Therefore, whether the government recognizes it or not, the only regulatory framework that can fulfil the objectives of the Broadcasting Services Act — particularly, diversity of content and ownership, quality, competition and even development and reflection of Australian national character — is one that allows entrepreneurial investors to roll out high speed end-to-end networks free from government interference.

Rather than promoting services with dubious value, the government would do better to radically deregulate media industries to level the playing field across the sector — reducing distinctions between types of network, and recognizing that, regardless of whether the service traditionally delivers only sound, or only television, they now compete with a technology uniquely suited to delivering entertainment.

Any regulations which apply to one form of media should, by rights, apply to any other. Mismatched regulations artificially cripple legacy networks at the very moment that they need maximum flexibility to compete.

Regulations which restrict content need to be quickly reassessed. Australian and local content quotas, whatever their nationalistic intent, are meaningless on an end-to-end network — there is no way to measure 55 per cent of infinity, and even if there were, no mechanism by which Australian regulators could enforce it on a global entertainment service such as iTunes.

Anti-siphoning and anti-hoarding provisions have necessarily disadvantaged new media networks like pay television and digital television by providing incumbents with privileged access to ‘premium’ content. It is more worrying that, as the Chairman of the ACCC has intimated, premium content on so-called ‘third generation’ mobile networks and broadband services could be considered competition bottlenecks. Rather than further entrenching this regime by tweaking ‘loopholes’ as the discussion paper does, a forward-thinking media policy would look carefully at the rationale for anti-siphoning. Releasing popular content from restrictions such as these would encourage migration to new services far more than a top-down Digital Action Plan ever could.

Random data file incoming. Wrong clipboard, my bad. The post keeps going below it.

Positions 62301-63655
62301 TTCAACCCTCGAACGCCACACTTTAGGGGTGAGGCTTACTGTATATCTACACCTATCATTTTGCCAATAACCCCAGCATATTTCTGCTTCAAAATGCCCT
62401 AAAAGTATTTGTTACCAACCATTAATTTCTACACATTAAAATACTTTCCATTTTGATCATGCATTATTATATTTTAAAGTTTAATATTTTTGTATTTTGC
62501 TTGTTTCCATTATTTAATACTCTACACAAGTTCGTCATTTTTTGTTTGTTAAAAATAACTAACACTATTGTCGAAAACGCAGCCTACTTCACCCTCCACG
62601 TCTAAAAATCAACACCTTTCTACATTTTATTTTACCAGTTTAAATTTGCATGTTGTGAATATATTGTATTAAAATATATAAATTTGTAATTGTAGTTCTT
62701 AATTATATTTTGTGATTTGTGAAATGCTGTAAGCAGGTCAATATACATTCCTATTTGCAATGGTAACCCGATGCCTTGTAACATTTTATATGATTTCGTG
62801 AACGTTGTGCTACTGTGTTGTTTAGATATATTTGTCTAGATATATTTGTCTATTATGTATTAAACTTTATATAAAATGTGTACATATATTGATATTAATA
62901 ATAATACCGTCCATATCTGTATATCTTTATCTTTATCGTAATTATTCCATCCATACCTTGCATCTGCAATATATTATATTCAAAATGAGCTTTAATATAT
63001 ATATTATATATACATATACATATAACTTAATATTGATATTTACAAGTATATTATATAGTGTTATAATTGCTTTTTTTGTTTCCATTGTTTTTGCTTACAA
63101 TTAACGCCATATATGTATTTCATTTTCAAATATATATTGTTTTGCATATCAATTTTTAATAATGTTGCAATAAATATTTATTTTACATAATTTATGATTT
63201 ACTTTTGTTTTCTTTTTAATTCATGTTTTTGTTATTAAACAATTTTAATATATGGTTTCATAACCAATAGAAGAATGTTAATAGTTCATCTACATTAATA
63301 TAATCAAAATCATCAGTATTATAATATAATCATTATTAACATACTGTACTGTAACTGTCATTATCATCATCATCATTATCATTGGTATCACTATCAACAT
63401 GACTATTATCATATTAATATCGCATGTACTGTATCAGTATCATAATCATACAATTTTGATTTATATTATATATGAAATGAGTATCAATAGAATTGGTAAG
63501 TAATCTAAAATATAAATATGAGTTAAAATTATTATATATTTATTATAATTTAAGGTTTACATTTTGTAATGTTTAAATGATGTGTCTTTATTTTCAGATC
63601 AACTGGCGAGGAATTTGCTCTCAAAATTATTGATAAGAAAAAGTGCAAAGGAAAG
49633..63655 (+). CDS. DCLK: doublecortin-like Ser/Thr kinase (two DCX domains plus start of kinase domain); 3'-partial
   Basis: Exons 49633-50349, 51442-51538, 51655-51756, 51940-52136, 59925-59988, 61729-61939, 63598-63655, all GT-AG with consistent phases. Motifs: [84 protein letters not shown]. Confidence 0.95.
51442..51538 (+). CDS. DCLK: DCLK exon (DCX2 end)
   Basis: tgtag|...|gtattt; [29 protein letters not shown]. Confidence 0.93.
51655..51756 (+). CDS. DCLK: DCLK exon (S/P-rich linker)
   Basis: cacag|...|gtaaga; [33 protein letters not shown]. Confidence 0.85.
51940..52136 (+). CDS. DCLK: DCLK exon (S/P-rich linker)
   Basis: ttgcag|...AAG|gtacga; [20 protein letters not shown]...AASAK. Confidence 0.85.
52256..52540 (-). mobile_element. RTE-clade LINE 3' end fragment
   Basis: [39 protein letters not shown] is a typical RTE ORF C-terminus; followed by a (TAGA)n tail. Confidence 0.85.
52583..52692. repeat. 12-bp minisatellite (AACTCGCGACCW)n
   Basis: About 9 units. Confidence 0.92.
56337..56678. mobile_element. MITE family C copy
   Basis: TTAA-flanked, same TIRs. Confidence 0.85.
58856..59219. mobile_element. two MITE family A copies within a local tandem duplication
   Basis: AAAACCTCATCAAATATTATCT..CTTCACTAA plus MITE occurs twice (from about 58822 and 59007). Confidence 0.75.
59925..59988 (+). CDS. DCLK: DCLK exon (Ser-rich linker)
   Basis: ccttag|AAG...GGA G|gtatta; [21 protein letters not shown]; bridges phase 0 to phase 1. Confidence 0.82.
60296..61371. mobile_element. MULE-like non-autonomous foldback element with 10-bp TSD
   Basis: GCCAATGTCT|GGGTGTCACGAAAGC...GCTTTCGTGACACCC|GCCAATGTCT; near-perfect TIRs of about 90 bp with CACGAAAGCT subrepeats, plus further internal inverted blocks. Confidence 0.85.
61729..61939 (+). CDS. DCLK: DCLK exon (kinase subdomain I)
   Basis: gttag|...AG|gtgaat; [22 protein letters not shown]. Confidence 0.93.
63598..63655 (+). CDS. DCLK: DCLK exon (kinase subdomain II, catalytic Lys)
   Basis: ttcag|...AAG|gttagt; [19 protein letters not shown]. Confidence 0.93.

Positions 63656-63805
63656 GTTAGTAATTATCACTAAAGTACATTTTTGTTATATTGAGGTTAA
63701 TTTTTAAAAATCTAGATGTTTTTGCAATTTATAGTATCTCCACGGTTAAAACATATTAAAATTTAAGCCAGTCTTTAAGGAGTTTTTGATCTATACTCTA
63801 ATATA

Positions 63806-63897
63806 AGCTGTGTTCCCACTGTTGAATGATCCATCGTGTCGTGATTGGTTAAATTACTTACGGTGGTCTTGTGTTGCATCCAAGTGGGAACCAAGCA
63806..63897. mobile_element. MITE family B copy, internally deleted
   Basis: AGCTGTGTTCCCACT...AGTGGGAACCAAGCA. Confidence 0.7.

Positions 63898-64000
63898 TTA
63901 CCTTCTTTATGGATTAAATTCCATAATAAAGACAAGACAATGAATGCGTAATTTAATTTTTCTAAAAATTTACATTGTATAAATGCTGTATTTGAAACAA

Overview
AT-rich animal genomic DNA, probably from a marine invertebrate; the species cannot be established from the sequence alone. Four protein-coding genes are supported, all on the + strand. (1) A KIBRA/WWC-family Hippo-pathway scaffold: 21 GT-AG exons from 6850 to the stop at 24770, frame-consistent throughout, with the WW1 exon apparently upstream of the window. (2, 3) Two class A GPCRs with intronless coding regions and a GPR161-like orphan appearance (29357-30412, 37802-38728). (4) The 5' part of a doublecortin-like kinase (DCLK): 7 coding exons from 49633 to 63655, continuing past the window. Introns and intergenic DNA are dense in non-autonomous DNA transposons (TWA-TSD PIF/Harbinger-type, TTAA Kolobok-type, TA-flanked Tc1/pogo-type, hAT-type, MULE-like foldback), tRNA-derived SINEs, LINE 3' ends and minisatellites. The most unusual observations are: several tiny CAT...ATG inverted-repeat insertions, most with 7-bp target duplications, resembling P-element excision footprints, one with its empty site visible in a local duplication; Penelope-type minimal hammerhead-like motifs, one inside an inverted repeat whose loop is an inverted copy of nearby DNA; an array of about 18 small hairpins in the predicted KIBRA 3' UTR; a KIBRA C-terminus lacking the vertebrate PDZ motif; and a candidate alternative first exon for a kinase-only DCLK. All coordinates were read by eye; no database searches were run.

Meeting the Digital Challenge allows for greater flexibility in foreign and cross-media ownership, but significant restrictions still remain. Even before the Internet became a significant challenge to the market share of traditional media, the regulated diversity of ownership is a strikingly indirect method of ensuring diversity of content — editorial or otherwise. As consumers migrate to an infinitely expandable network which allows for unlimited entrants in a global entertainment market, artificial restrictions on ownership in Australia make less sense. Media companies no longer face competition from a restricted set of similarly protected competitors, but from IT upstarts across the world. The sector, and consumers, could benefit from a radical liberalization of the market.

It is unfortunate that the Government has skipped the chance to push through radical reforms of the media sector, at a time when the need for such reform is evident. Forward-thinking deregulation is not a pipe-dream in this area—every newspaper across the country has emphasized the ‘revolutionary’ potential of the Internet—but what remains is for the Government to take the same leadership it has shown in other areas such as industrial relations, rather than to kowtow to the largely protectionist media industry.

Releasing popular content from restrictions would encourage migration to new services far more than a top-down Digital Action Plan ever could